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    Spending the night in a snow hole or a day climbing a sheer ice face are just two of the activities which feature in the Torridon Winter Walking Festival in March. Walkers will be able to join some of the most highly qualified mountaineering guides in the UK in some of the most stunning snowy winter wilderness in the country to take part in one of Scotland’s ultimate winter adventures.  The three day Torridon Winter Walking Festival is organised by Torridon Activities, and runs from Saturday, 3rd – Monday, 5th March, 2012, when ice axe arrest, walking in crampons and avalanche awareness are a given; there is a Winter Skills Day for those not already confident and in the know.

    The mountains featuring in the Torridon Winter Walking Festival’s programme contribute to some of the finest mountain scenery in Europe – Beinn Eighe, Liathach, Coire Mhic Fhearchair, Beinn Alligin and Beinn na h-Eaglaise – and require not only stamina and fitness to conquer in both summer and winter conditions, but also an introductory lesson in Gaelic pronunciation at the very least (included).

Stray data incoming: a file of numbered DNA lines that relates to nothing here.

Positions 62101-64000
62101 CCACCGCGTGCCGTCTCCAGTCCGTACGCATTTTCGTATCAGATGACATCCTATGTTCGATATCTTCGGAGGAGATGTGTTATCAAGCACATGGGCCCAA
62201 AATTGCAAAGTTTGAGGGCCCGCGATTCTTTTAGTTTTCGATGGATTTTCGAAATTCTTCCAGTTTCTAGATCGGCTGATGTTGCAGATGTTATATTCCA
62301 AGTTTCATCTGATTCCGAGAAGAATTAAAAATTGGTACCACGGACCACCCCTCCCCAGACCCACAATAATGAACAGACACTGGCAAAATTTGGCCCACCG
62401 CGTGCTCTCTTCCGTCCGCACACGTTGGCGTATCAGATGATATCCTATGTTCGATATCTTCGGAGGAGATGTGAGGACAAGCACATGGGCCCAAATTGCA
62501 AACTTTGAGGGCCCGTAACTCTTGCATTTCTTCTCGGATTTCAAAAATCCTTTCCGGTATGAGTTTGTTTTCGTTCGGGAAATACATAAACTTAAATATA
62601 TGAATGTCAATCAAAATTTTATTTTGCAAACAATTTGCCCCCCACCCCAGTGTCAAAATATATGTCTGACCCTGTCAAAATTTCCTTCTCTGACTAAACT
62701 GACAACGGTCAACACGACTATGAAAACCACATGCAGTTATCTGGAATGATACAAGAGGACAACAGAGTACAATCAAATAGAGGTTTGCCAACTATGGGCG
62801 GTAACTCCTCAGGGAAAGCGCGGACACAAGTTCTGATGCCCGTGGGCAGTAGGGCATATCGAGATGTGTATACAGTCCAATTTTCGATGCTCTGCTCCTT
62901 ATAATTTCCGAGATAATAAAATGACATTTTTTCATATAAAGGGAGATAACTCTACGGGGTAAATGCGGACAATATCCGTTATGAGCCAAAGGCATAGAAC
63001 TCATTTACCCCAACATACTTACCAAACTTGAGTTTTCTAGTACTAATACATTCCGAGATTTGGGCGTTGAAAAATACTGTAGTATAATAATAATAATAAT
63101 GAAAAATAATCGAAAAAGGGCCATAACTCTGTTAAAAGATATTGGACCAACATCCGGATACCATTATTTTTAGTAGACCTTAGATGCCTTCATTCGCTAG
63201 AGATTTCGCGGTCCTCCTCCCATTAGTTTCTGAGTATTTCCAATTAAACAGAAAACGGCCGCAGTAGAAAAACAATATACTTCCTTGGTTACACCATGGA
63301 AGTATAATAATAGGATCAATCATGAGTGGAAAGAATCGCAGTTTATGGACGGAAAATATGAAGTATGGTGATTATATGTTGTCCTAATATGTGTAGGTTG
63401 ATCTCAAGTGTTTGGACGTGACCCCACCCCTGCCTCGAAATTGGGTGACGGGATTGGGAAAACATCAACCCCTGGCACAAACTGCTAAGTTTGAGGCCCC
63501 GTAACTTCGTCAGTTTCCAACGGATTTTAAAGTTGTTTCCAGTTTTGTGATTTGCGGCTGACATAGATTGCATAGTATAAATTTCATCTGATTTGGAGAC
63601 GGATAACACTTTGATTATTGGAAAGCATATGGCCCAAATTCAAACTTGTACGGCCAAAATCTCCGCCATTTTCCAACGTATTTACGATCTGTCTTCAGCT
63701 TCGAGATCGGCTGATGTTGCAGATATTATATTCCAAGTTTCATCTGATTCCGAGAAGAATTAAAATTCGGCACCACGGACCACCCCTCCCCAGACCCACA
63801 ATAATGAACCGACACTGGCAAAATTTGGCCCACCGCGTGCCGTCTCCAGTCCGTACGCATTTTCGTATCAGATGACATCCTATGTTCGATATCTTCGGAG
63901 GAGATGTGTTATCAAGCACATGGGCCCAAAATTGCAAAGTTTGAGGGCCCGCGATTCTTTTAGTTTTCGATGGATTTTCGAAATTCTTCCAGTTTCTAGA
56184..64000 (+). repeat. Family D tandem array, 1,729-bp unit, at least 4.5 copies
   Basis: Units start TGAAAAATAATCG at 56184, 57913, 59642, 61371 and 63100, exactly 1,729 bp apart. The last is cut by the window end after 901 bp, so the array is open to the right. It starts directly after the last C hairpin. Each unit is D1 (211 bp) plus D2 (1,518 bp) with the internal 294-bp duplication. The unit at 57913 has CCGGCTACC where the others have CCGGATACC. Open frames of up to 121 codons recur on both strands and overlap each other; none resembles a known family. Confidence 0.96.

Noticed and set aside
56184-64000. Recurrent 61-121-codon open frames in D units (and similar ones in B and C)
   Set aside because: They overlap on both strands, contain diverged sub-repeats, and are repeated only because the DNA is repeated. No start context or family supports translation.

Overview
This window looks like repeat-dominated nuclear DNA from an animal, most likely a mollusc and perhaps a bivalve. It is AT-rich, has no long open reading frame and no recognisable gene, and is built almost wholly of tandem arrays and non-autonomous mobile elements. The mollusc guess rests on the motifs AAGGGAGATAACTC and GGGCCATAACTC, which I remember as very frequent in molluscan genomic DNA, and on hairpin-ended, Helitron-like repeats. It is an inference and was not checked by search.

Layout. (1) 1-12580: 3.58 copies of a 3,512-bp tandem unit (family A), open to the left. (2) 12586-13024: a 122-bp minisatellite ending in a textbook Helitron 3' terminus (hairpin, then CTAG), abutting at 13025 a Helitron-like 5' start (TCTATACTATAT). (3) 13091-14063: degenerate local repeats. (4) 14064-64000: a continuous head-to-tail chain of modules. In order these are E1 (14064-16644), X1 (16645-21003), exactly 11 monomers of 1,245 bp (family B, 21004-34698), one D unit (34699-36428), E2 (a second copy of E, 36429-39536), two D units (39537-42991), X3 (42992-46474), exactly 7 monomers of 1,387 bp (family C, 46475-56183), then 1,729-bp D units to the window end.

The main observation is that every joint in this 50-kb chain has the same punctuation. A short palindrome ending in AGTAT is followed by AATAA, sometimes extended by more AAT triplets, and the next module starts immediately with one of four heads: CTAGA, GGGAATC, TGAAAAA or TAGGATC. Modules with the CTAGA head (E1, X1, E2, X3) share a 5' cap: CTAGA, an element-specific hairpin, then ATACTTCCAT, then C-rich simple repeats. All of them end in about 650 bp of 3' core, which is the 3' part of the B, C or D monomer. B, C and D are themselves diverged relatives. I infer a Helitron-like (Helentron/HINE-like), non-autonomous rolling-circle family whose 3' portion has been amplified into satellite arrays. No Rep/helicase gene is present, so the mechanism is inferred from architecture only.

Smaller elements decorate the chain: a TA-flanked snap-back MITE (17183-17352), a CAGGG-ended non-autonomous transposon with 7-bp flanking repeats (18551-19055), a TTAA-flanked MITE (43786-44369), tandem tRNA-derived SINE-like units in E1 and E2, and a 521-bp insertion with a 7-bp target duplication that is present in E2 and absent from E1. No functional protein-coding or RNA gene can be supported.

As the high level walks are aimed at people who are used to the mountain environment, they require a reasonable level of fitness.  The walks take in wild places, don’t necessarily follow footpaths, and conditions underfoot coupled with the terrain dictate that the walks are of a medium to strenuous nature.  The rewards, on the other hand, are of spectacular uninterrupted views over a stunning Highland landscape bathed in a winter freeze. Low level walks also feature on the Festival programme, and follow estate roads and footpaths passing through frozen glens and past frozen lochans without the commitment of a hill climb.

    There are plenty of accommodation options in the area – many listed on the Festival’s website – ranging from youth hostels, B&Bs and guest houses to self-catering, inns and hotels.

    For further information on the Torridon Winter Walking Festival, to book a place on one of the walks, to find out more about the guides, the routes and the accommodation, check out www.thetorridon.com/activities/walking-festival.